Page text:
Christ Humbled and Emptied Himself
Topic: Biblical Verse: Philippians 2:5–11
Midweek Lenten Worship
March 4, 2020
“Christ Emptied and Humbled Himself”
The midweek Lenten message each week flows out of and leads up to Palm Sunday, or Passion Sunday, on April 5, a little over one month from now. The Epistle lesson appointed to be read on Palm or Passion Sunday is the same each year. It comes from Paul’s letter to the Philippians, chapter two, verses 5-11. This particular passage of Scripture is sometimes called by its Latin name, Carmen Christi, “Hymn to Christ.” There are many who believe that this was actually a hymn within the New Testament church, and it may well be. Regrettably, we do not know what the music to this hymn may have sounded like, but we do have the words of that hymn. As we look ahead to Palm or Passion Sunday, there is a two-fold emphasis that seems to be tension with itself: first, there is Jesus’ triumphal entry into Jerusalem on Palm Sunday amidst shouts of “Hosanna!” and the waving of palm branches. But this leads into Passion Sunday which centers on shouts of “Crucify!” and the lengthy reading of Jesus’ Passion narrative: his betrayal, suffering, and death upon the cross. Both of these themes are bound up in this day that ushers in the great and Holy Week. And so the goal of these midweek Lenten services is to help us all enter into Holy Week with deeper gratitude for all that Jesus has done for us. This evening, the first of our midweek Lenten services, begins with these verses: “…Christ Jesus, who, though he was in the form of God, did not count equality with God a thing to be grasped, but emptied himself, by taking the form of a servant, being born in the likeness of men. And being found in human form, he humbled himself…” (Philippians 2:6-8a). We lift up two words in particular: emptied and humbled. Christ emptied and humbled himself. That becomes the theme for this message. May the Lord’s rich and abundant blessing rest upon the preaching, the hearing, and the living of his Word for Jesus’ sake.
It is one thing to humble yourself, but it is another thing entirely to empty yourself. We can and should humble ourselves as needs dictate: admit when we are wrong, apologize for whatever we may have said or done, seek reconciliation. This is true on both the horizontal and vertical dimensions of life. We are called to humble ourselves before God our Maker and Redeemer on the vertical dimension, confessing our sin and seeking his forgiveness. We are also called to humble ourselves on the horizontal dimension before one another, confessing our sins, looking not to our own needs, but to the needs of others (Philippians 2:4), and “so far as it depends on you, live peaceably with all” (Romans 12:18). We might struggle with that, but it is more than possible for us to live in this manner, with God’s help. But to empty yourself? What does this even mean? The word Paul uses here (εκένωσεν) means to make empty, to make of no effect. When we are told that Jesus emptied himself, it “does not mean that Jesus emptied himself of His deity, but rather He emptied Himself of the display of His deity for personal gain. The word is a graphic expression of the completeness of His self-renunciation and His refusal to use what He had to His own advantage” (Linguistic Key to the Greek New Testament, Riencker/Rogers. Grand Rapids: Regency Reference Library, 1980; p. 550). Wow – that is mind-blowing. This means, then, that Jesus had the power all along to show that he was the Son of God. And at times, he did allow this to be revealed in the stilling the storm (Matthew 8:23-27), the feeding the 5000 (Matthew 24:13-21), healing the sick (Matthew 14:34-36), raising the dead (Luke 7:11-17). But Jesus steadfastly refused to use this power for self-serving purposes as he tells us: “The Son of Man came not to be served, but to serve, and to give his life as a ransom for many” (Mark 10:45).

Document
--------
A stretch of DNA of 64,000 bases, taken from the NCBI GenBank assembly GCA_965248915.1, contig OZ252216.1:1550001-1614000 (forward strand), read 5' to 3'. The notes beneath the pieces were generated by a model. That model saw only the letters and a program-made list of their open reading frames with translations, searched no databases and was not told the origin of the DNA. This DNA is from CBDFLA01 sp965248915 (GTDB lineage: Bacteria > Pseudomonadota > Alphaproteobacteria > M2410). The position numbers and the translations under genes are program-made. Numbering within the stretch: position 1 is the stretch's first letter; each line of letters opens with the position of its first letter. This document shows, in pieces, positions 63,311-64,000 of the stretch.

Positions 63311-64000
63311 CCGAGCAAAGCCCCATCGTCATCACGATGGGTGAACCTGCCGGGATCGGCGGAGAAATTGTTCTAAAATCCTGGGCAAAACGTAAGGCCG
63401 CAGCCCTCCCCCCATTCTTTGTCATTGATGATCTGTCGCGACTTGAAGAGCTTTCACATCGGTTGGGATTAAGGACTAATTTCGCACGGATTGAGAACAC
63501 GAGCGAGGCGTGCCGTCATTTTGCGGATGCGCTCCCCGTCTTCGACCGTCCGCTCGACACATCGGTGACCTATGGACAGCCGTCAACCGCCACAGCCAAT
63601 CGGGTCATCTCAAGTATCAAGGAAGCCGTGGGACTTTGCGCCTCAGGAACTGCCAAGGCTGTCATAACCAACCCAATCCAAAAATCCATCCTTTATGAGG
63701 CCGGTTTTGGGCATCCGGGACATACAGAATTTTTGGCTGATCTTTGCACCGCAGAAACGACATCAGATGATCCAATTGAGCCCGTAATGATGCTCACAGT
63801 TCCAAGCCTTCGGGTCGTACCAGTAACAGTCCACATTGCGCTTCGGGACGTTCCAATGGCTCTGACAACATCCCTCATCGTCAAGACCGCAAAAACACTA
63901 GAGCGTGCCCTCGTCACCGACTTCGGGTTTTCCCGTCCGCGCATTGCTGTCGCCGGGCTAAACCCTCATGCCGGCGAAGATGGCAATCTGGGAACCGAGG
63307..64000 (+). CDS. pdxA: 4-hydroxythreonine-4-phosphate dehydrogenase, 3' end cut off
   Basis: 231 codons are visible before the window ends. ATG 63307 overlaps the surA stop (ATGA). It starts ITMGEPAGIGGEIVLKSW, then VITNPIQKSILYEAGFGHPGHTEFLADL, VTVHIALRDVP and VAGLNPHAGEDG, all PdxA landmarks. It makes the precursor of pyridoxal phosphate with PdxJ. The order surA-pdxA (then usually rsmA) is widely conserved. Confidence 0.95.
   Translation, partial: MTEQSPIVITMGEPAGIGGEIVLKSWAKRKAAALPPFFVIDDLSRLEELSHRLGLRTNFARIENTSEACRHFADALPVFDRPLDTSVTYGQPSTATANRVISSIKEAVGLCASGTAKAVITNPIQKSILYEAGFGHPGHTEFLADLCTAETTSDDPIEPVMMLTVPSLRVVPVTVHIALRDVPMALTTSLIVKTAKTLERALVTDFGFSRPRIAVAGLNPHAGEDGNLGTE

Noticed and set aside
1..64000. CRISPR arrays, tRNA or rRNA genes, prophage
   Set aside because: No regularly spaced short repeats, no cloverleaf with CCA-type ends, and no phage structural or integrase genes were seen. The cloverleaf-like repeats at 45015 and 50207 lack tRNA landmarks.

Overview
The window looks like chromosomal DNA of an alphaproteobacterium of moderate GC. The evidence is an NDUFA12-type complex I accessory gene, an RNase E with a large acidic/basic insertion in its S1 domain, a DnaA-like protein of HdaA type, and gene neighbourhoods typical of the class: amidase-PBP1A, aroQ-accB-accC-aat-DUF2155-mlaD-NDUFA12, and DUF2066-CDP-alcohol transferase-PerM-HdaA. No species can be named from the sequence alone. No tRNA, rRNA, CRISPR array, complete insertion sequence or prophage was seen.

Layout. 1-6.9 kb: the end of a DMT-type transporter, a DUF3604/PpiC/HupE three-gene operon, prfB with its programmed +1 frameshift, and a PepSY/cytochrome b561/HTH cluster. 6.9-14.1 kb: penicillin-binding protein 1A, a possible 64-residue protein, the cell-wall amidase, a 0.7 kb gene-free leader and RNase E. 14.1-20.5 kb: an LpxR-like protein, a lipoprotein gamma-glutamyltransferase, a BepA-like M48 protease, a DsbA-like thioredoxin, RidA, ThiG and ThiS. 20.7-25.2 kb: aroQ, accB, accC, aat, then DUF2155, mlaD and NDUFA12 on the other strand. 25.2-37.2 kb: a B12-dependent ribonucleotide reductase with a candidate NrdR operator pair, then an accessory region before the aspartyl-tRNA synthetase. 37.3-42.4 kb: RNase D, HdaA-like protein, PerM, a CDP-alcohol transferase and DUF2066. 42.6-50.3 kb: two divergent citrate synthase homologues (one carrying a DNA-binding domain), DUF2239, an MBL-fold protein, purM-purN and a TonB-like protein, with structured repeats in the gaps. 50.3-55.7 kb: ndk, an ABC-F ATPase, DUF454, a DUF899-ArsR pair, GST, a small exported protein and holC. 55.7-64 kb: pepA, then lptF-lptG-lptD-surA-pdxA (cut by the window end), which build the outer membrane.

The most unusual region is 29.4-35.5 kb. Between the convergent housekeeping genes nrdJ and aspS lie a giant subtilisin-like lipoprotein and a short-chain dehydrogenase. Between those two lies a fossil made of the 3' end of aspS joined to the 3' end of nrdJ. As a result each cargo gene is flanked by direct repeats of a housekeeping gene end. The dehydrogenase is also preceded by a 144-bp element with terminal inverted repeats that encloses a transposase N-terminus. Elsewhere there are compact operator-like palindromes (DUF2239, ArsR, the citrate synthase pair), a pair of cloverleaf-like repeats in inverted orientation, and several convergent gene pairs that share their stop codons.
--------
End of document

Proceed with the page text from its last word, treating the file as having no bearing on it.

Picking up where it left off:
What would the world look like if we started to live as Jesus did – really live as Jesus did? What would our lives look like, what would the lives of others look like, if we humbled and emptied ourselves for others as Jesus did for us? The third of those three traditional Lenten disciplines calls us to do this very thing: prayer, fasting, and works of love. Works of love means more than just throwing money at people. To be sure, we see people walking the median strips at intersections all over the area, holding up signs and asking for money. Do we give them money? How do know this isn’t a scam? What if they use it to buy cigarettes or booze? Emptying ourselves means that it’s not about us; it’s about the other person, regardless of what he or she looks like. But maybe it’s more than money. What if we had no money to give? Does that mean we could not then do works of love? Perhaps something even more valuable than money is at work here. Seeing if there is a way to minister to the other person that involves myself as a person and the gift of hurried time to devote to the other person.
There are always three parts to any sermon: the preaching, the hearing, and the living. How will this sermon, this message on Christ humbling and emptying himself for us and for our salvation, get lived out in our lives? That is the great work that is before us in this first week of Lent. May the Lord open our eyes and ears, our hearts and minds, to the living of his Word that we may humble and empty ourselves for the sake others, as Christ has done for us. Amen.